Flying bats roil Boston pitcher

DENVER - OCTOBER 28:  Starting pitcher Jon Les...

Image by Getty Images via Daylife

Forget health care, the Iraq elections, the battered Middle East peace process, the crazy Cheneys’ insistence on calling everyone who doesn’t share their world view a terrorist sympathizer. Let’s focus instead on something really weighty — flying maple bats.

These are not nocturnal animals that swoop through Vermont forests. They are baseball timber with a sweet spot that sprays line drives to all fields. Only when a 95-mph pitch hits these lighter-wood models in the wrong spot, the bats tend to shatter and become potentially deadly projectiles that fly toward the mound, the shortstop or into the stands.

It happened again yesterday when Tampa Bay pitcher David Price had to fend off the barrel of a flying maple bat with his palm after Red Sox third baseman Adrian Beltre’s bat shattered during a spring training game. Price appeared to avoid any serious injury, the Boston Herald‘s Ron Borges reports. But the incident angered his mound opponent, Red Sox lefty Jon Lester, a man who has been felled by a whistling line drive and would just as soon not have bats flying at him, too.

“It kind of sucks that baseball hasn’t done much with the maple bats,” Lester told Borges. “They’re a danger to the game. They’re a danger to the players and a danger to the fans. Ash doesn’t shatter like that, but hitters like (maple bats) so you can’t outlaw them.”

Price’s manager, Joe Maddon spoke out, too. “If we’re going to wait for someone to actually get killed or impaled, we’re going to wait way too long,” The Boston Globe quoted him as saying. “Something has to be done.”

Baseball has been studying the issue — at its own pace. (Reports the Associated Press: “MLB and the union have been extensively studying the issue of broken maple bats since 2008, as splintered barrels wildly helicoptered all over the field and into the stands.”)

Now help might be on the way. The AP last week reported that most maple bats will be banned in the minors this year. The version of the article adapted by The New York Times also notes that:  “Major League Baseball sometimes puts a rule in place at the minor league level before it takes effect in the majors.”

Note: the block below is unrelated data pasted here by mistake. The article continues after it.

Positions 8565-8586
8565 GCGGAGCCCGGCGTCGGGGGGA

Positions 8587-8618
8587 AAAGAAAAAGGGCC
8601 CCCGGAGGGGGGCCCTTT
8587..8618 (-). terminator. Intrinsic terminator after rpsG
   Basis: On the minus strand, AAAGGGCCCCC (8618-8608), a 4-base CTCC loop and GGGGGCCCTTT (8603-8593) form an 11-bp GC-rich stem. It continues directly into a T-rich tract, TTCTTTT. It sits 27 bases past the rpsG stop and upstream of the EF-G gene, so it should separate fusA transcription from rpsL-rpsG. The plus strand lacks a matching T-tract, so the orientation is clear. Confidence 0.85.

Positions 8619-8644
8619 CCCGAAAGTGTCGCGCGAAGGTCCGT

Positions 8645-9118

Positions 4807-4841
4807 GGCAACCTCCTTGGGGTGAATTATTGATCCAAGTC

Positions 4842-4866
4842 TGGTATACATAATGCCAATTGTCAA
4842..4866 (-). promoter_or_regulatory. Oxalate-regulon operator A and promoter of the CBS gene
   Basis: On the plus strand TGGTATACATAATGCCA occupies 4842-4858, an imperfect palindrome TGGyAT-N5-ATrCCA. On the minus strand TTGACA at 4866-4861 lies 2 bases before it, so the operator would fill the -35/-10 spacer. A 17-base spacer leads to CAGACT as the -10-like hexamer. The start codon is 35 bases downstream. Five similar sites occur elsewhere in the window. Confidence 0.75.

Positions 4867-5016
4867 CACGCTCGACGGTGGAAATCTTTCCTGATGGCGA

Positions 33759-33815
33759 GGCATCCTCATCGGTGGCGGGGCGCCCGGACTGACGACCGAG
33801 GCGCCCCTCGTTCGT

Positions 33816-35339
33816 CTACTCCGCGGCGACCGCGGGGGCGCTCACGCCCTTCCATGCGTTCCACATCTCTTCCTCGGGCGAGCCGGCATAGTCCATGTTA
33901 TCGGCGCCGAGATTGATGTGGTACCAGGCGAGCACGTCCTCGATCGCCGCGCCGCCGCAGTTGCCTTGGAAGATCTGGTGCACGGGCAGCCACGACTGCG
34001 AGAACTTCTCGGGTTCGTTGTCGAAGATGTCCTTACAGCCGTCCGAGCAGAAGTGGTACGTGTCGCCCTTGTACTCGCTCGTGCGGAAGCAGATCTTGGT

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About jerrylanson

I teach, write, coach and sing, though you're not required to listen to the latter. I'm a journalism professor at Emerson College in Boston. My third book, "Writing for Others, Writing for Ourselves," was published in November by Rowman & Littlefield Publishing. You can read a sample chapter at www.jerrylanson.com. My passions are politics (generally liberal in outlook), music, mountains, golden retrievers and my grandchildren, though not in that order. Please stop by and mix it up with me. I always answer those who post.
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3 Responses to Flying bats roil Boston pitcher

  1. Scott Bowen says:

    Jerry: Interesting post. I’m curious about the economics — are maple bats less expensive than ash, or easier to come by? Or is this just a question of player preference for a less dense wood? I would think that if you connected with an ash bat, the greater mass would work in the hitter’s favor.

    • Jerry Lanson says:

      Hi Scott,

      According to baseball-bats.net, maple is more expensive but lasts longer. As for preference, here’s what the site says: “Maple baseball bats have recently become popular largely as a result of Barry Bond’s amazing 73 home runs hit using maple bats in 2001. For years, maple was too heavy to make an effective bat. Recent technology in drying wood has created bats with lower moisture content, which are light enough to make effective baseball bats. Rock or Sugar Maple bats are preferred.”

      The problem is this. All bats crack in time. But it’s the maple ones that tend to explode and become projectiles. That, AP reports, is what Major League Baseball found during a 10-week period in 2008 when it examined more than 2,200 bats that broke.

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